“I’m just stubborn,” “I’ll never be able to touch my toes,” “I hate people like that”… we all tend to form ideas about ourselves and then hold on these ideas as though they were set in stone. We can become convinced that our bodies will never change. We might feel that the emotional patterns we experience internally and in our relationships will never change. We can feel stuck with the skills we have, as though we could never develop new abilities. However, as we begin to observe the amazing changes that occur through the yoga practice, we begin to see that change is indeed possible. A sense of optimism is born. Postures that once seemed impossible begin to look not only possible, but enjoyable! The riches and rewards brought by the yoga practice not only demonstrate that change is possible, but that change can bring joy and mystery and celebration into our lives.
With dedicated practice, our bodies can become stronger, more flexible, and more relaxed. We may also find that our ability to concentrate and remain focused is strengthened – both during yoga and otherwise. Even our emotions will likely become more stable; we’ll experience fewer outbursts and a natural, spontaneous outpouring of compassion for others.
We experience physical changes, mental changes, and emotional changes. Like taking off your work clothes and changing into your favorite weekend outfit, these changes that occur through yoga can feel more coming back home to ourselves – rather that changing into “something new.”
In fact, as we begin to observe all these different changes, we begin to perceive not only those aspects of ourselves that are capable of changing – but also that deeper part of ourselves that is beyond change. This discernment is one of the fundamental goals of the yoga practice. Increasingly, we identify with the stillness inside ourselves – rather than identifying with our bodies, our thoughts, or our emotions.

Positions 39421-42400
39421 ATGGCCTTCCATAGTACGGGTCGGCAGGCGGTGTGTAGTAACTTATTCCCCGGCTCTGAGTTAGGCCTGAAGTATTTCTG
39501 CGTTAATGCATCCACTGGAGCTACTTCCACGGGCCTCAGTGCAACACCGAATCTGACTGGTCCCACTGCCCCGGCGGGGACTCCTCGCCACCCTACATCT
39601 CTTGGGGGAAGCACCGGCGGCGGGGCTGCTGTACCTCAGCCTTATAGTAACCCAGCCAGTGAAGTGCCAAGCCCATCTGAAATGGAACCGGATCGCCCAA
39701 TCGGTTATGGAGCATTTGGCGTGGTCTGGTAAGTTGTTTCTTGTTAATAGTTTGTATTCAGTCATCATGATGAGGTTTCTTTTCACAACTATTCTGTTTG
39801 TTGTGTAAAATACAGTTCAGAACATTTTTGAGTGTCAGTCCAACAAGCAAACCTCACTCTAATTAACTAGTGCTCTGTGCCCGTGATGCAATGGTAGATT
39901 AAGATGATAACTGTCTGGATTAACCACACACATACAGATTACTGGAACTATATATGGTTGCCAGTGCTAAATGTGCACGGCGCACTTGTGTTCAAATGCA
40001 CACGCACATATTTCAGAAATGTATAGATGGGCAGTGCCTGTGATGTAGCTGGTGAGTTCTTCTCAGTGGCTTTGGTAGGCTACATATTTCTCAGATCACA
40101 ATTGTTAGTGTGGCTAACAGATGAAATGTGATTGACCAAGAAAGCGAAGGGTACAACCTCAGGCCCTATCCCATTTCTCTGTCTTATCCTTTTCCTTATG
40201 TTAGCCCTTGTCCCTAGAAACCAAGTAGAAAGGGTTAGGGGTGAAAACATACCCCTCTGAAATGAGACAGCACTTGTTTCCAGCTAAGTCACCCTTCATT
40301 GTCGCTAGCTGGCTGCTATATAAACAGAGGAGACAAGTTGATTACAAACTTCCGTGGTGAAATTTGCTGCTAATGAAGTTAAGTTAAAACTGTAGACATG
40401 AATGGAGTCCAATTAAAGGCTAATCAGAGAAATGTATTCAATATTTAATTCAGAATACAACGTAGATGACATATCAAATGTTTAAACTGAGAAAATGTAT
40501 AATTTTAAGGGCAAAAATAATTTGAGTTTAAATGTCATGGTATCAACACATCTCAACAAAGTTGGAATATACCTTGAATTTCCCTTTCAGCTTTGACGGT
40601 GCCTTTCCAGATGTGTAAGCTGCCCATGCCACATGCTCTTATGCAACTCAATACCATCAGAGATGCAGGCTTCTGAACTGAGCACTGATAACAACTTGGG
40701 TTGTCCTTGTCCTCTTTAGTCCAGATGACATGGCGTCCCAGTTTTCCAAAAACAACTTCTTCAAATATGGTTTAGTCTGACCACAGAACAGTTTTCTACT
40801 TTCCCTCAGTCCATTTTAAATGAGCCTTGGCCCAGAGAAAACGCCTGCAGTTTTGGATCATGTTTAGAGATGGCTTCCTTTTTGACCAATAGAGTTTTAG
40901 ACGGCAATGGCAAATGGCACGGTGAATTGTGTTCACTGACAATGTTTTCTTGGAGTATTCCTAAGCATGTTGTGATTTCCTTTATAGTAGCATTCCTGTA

Recognizing this deeper Self, which does not experience the constant volatility of our minds and bodies, begins to connect us to the world around us in a new way. We see that all people and beings also have this deep well of stillness – even if they don’t always see it themselves. This is the first step toward entering a state of Yoga – a state in which the yogi perceives himself or herself to be in union with the universe, rather than as a separate entity within the universe.
I am not this body. I have a body, but this body is not who I am.
I am not these thoughts. I have thoughts, but these thoughts are not who I am.
I am not these feelings. I have feelings, but these feelings are not who I am.
~ yogic mantra
Yoga is the cessation of movements in the consciousness.
Then, the seer dwells in his own true splendour.
At other times, the seer identifies with the fluctuating consciousness.
(Sutras I.2, I.3, I.4 Translation by BKS Iyengar)
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